There’s a reason why they’re called “jokes”

Well, I’m back, still posting about that sodding Observer article regarding men’s rights. But there was one thing I forgot to mention and I think it deserves a post all of its own (not just by way of recompense for having been forgotten; but issue, please forgive me).

Anyhow, it’s this bit:

Men are also increasingly the butt of jokes. In a recent article for Grazia magazine, one male writer took exception to comedian Jo Brand claiming that her favourite man was “a dead one” and an advertisement for oven cleaner with the tagline: “So easy, even a man can do it.”

Sigh. Do we really need to explain? One of these is Jo Brand parodying the stereotype of what a feminist is, and the other is a parody of a genuine advert for Oven Pride, except that originally it was “even a woman can do it” and it was meant seriously. Got that? Jesus, men, this has fuck all to do with what anyone thinks of you!

But so what if it did? If we do make jokes about men that we wouldn’t make about women, what does it actually mean about who holds the advantage? Ladies and gentlemen, I refer you to Marcelle D’Argy Smith, former editor of Cosmopolitan. I wouldn’t normally refer you to her, but she made a brilliant point about this on BBC Breakfast a few years ago. I can’t remember the exact wording but it was essentially that these jokes are like Tom and Jerry cartoons. Tom and Jerry are only funny (okay, not funny, but mildly diverting) because we know that in real life the cat would win. Just as we know that in real life it’s girls who are presumed better off dead and girls who get killed just for being girls, hence leaving some countries with a massive gender imbalance, of the sort we’ve not seen in the other direction since the end of World War Two. There’s nothing funny in stating the truth.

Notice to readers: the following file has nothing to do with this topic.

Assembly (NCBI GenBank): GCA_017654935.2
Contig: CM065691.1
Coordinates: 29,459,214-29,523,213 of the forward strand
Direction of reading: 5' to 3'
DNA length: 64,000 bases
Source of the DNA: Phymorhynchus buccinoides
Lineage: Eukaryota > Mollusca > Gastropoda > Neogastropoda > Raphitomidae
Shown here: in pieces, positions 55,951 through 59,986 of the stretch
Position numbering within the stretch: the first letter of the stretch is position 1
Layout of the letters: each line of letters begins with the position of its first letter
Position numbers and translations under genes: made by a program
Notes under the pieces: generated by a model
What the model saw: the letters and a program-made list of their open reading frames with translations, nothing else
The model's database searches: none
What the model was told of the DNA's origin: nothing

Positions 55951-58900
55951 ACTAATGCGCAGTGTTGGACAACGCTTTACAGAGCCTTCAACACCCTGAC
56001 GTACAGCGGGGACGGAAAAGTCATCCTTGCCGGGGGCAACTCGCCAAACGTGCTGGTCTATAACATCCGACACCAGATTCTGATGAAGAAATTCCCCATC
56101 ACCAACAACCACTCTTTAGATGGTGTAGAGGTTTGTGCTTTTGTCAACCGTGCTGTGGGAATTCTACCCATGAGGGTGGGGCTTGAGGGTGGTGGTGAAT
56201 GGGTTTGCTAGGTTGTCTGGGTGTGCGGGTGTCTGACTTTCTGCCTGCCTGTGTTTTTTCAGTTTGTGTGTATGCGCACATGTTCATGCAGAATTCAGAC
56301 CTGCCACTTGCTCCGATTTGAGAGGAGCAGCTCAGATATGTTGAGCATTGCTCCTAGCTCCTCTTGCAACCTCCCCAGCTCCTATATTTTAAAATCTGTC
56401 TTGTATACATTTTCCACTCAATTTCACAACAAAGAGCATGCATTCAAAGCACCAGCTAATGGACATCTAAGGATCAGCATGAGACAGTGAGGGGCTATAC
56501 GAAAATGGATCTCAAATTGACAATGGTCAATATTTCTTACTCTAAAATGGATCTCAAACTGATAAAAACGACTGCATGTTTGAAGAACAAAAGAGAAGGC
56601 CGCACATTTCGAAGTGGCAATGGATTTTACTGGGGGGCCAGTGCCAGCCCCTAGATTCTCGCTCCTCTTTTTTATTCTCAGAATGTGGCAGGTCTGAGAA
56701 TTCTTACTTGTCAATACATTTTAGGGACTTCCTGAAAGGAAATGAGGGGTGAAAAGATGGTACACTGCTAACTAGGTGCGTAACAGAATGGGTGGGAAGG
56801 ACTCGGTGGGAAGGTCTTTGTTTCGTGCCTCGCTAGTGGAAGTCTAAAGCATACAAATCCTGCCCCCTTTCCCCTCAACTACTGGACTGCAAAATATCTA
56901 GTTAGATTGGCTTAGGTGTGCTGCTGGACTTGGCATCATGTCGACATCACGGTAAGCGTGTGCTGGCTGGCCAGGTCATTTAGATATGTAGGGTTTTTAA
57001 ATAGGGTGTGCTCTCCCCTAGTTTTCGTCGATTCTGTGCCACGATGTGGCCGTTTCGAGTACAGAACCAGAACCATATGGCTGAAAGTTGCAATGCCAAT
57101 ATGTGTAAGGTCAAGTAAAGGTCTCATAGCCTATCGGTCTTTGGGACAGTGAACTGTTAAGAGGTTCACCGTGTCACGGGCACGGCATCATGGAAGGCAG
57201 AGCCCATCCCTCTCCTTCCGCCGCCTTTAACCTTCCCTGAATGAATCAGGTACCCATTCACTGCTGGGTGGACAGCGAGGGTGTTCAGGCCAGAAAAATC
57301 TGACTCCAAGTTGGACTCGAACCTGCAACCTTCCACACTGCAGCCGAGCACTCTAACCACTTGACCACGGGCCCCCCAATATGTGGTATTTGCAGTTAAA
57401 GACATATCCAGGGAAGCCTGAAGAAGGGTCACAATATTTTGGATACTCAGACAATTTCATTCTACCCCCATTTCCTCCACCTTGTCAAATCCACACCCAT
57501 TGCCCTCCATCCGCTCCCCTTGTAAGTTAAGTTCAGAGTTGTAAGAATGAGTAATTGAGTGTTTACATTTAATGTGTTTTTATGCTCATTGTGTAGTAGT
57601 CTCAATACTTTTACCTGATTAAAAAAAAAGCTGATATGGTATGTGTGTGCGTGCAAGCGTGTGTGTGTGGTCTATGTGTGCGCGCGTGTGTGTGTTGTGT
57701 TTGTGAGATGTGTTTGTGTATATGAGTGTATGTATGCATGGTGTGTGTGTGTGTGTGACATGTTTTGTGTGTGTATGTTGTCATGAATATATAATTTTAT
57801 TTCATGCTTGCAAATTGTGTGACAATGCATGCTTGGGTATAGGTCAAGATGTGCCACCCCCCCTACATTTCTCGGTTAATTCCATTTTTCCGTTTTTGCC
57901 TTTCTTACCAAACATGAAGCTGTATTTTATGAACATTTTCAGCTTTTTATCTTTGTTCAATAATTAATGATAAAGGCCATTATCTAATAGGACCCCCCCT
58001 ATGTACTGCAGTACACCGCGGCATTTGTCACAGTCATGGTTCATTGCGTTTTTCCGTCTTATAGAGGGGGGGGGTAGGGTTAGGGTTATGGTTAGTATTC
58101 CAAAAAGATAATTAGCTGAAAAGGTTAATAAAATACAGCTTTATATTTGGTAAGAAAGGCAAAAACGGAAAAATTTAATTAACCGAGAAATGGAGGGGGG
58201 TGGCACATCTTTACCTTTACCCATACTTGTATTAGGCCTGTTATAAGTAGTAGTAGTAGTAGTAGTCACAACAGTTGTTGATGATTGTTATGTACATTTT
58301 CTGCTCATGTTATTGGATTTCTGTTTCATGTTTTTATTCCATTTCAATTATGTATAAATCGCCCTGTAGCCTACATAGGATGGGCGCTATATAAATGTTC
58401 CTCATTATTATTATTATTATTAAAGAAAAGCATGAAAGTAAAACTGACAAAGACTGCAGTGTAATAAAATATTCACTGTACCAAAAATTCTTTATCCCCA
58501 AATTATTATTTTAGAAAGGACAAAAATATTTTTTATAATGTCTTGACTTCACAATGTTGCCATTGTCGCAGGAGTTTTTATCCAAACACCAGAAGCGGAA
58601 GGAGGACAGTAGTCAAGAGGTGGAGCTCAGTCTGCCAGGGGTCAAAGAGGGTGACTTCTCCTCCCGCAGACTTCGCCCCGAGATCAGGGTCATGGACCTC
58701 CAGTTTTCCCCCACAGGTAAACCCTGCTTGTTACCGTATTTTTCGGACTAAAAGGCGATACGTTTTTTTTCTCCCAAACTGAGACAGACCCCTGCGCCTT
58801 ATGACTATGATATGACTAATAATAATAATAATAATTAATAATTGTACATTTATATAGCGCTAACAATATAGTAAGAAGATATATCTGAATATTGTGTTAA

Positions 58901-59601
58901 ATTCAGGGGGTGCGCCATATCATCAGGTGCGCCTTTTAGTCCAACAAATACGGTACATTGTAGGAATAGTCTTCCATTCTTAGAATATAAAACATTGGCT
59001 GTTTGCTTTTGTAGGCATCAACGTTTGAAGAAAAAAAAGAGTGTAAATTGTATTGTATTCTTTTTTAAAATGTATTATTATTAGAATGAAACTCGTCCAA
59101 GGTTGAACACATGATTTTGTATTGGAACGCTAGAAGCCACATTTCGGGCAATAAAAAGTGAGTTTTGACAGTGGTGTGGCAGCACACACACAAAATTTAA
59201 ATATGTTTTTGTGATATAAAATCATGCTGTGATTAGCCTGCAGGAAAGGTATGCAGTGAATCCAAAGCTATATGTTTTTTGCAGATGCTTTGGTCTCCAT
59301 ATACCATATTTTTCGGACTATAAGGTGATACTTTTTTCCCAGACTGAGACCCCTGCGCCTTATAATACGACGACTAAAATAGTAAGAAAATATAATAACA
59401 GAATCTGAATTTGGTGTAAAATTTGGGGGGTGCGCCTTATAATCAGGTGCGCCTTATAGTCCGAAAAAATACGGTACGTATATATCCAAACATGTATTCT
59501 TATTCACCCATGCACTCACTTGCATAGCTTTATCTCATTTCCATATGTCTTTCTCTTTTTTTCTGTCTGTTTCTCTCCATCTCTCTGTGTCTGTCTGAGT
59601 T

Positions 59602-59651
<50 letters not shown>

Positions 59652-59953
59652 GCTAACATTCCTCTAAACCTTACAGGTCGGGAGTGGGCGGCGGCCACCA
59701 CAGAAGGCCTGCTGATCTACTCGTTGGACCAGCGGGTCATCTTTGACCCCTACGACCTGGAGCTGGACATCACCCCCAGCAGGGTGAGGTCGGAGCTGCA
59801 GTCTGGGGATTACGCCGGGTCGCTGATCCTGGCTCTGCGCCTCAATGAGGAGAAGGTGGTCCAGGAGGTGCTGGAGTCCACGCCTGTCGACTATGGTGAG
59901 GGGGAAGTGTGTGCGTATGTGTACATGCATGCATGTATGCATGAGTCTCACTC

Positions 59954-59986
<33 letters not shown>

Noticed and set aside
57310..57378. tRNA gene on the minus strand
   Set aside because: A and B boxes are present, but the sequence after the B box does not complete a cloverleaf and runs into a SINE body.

I refer you also to my partner, who made the same point in a different way, back when there was all the hoo-ha about David and Goliath’s rubbish “Boys are stupid, throw rocks at them” T-shirts. My partner merely muttered “nice to see everyone can get het up about these T-shirts, but not rape victims having real rocks thrown at them on the basis that they’re adulteresses and deserve to die”. So it’s probably just as well we don’t have T-shirts saying “Girls are stupid, throw rocks at them”. Chances are too many people would follow the suggestion.

2 thoughts on “There’s a reason why they’re called “jokes”

  1. Reblogged this on freedomfrompornculture and commented:
    This is important because, for one, jokes that insult aren’t funny, there are real intelligent comedians out there who don’t need to ridicule to get a laugh.
    And because, ‘Is this seriously what you are complaining about?’ When women are on the brunt of jokes like this from men everyday as well as really sexist, derogative ones, not to mention the picture jokes of naked pornified women demeaning us and the joke of what is done to women in porn in general for men to get a laugh. Then we have the wonderful point glosswatch and her husband make about the atrocities against women still happening, TODAY, against our bodies our sexualities our womanhood , our humanness (or less then)… It’s like complaining about a splinter in your toe while your arm is riddled with a flesh eating disease.

    1. Thank you for that! I am so annoyed about that stupid article I’ve been thinking about it all day. What planet are these people on? It seems that ironic humour that feminists don’t get = actual women getting their tits out, while serious things that just aren’t funny = feminists making jokes. Argh! The stereotype of the “humourless masculinist” needs to be developed forthwith.

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